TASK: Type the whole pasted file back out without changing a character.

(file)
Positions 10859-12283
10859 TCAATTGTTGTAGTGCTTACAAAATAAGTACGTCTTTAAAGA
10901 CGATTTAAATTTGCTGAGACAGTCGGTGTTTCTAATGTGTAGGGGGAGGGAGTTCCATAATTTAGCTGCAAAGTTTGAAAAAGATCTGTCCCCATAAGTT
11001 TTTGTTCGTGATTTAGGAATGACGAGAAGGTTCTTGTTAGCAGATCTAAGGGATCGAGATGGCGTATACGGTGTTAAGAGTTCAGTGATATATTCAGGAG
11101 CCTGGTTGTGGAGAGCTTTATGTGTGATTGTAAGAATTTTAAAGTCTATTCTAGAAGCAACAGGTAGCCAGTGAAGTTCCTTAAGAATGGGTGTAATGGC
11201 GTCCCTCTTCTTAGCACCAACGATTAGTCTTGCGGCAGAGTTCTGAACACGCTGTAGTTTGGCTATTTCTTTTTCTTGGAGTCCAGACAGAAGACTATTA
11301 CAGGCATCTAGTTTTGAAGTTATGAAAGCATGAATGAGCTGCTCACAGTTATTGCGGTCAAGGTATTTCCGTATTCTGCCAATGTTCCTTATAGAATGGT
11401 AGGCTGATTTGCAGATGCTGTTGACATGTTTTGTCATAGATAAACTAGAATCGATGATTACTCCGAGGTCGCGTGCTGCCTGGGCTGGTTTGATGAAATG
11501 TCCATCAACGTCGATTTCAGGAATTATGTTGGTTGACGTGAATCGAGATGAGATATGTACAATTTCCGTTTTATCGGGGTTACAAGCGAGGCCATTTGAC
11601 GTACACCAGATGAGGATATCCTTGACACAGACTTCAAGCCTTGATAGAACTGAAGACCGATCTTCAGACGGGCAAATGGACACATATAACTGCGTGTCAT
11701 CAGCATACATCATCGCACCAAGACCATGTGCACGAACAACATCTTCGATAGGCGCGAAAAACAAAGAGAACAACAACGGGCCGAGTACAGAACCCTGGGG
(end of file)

Positions 10859-12283
10859 TCAATTGTTGTAGTGCTTACAAAATAAGTACGTCTTTAAAGA
10901 CGATTTAAATTTGCTGAGACAGTCGGTGTTTCTAATGTGTAGGGGGAGGGAGTTCCATAATTTAGCTGCAAAGTTTGAAAAAGATCTGTCCCCATAAGTT
11001 TTTGTTCGTGATTTAGGAATGACGAGAAGGTTCTTGTTAGCAGATCTAAGGGATCGAGATGGCGTATACGGTGTTAAGAGTTCAGTGATATATTCAGGAG
11101 CCTGGTTGTGGAGAGCTTTATGTGTGATTGTAAGAATTTTAAAGTCTATTCTAGAAGCAACAGGTAGCCAGTGAAGTTCCTTAAGAATGGGTGTAATGGC
11201 GTCCCTCTTCTTAGCACCAACGATTAGTCTTGCGGCAGAGTTCTGAACACGCTGTAGTTTGGCTATTTCTTTTTCTTGGAGTCCAGACAGAAGACTATTA
11301 CAGGCATCTAGTTTTGAAGTTATGAAAGCATGAATGAGCTGCTCACAGTTATTGCGGTCAAGGTATTTCCGTATTCTGCCAATGTTCCTTATAGAATGGT
11401 AGGCTGATTTGCAGATGCTGTTGACATGTTTTGTCATAGATAAACTAGAATCGATGATTACTCCGAGGTCGCGTGCTGCCTGGGCTGGTTTGATGAAATG
11501 TCCATCAACGTCGATTTCAGGAATTATGTTGGTTGACGTGAATCGAGATGAGATATGTACAATTTCCGTTTTATCGGGGTTACAAGCGAGGCCATTTGAC
11601 GTACACCAGATGAGGATATCCTTGACACAGACTTCAAGCCTTGATAGAACTGAAGACCGATCTTCAGACGGGCAAATGGACACATATAACTGCGTGTCAT
11701 CAGCATACATCATCGCACCAAGACCATGTGCACGAACAACATCTTCGATAGGCGCGAAAAACAAAGAGAACAACAACGGGCCGAGTACAGAACCCTGGGG